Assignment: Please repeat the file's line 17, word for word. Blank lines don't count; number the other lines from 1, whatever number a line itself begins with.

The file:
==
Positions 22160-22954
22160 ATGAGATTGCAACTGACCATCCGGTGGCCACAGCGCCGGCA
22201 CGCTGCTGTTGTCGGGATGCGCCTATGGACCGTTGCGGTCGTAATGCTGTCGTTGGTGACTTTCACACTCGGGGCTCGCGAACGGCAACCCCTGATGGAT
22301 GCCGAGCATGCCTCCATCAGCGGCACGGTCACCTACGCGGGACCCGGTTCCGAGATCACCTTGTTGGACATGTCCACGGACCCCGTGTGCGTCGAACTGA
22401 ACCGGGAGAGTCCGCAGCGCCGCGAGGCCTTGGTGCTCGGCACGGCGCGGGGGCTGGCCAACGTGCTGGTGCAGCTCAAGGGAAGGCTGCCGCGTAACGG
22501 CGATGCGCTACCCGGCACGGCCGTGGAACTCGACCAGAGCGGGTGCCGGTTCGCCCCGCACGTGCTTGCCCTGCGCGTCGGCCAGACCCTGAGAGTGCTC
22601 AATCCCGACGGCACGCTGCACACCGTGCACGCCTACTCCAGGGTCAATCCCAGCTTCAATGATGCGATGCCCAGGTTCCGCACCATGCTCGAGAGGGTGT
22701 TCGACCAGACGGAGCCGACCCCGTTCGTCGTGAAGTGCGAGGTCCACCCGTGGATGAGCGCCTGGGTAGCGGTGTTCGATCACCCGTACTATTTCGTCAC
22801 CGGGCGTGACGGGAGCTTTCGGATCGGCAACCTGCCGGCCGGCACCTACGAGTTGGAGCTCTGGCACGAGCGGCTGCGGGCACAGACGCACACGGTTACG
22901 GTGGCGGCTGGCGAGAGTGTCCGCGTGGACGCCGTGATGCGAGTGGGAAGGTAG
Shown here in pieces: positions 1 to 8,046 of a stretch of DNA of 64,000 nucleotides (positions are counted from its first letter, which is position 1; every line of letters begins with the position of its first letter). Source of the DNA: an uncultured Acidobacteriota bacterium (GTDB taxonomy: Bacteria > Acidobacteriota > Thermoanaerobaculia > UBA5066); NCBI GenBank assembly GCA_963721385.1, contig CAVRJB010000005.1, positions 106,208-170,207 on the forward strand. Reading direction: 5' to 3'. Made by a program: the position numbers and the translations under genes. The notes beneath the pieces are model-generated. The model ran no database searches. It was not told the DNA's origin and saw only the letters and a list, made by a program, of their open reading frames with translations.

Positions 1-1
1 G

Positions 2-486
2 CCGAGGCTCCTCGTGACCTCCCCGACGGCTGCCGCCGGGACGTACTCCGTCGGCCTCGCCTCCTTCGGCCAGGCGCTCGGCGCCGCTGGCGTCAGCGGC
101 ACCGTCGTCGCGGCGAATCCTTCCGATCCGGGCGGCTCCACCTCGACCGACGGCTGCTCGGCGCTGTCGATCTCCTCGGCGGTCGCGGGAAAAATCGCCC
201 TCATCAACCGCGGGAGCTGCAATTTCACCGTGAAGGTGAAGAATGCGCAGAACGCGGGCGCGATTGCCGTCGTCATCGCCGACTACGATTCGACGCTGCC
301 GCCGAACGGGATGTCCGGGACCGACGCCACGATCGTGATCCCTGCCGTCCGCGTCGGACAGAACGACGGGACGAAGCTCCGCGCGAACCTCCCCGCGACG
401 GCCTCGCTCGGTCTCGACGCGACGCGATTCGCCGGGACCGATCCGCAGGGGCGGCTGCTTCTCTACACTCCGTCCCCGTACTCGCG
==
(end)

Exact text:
201 TCATCAACCGCGGGAGCTGCAATTTCACCGTGAAGGTGAAGAATGCGCAGAACGCGGGCGCGATTGCCGTCGTCATCGCCGACTACGATTCGACGCTGCC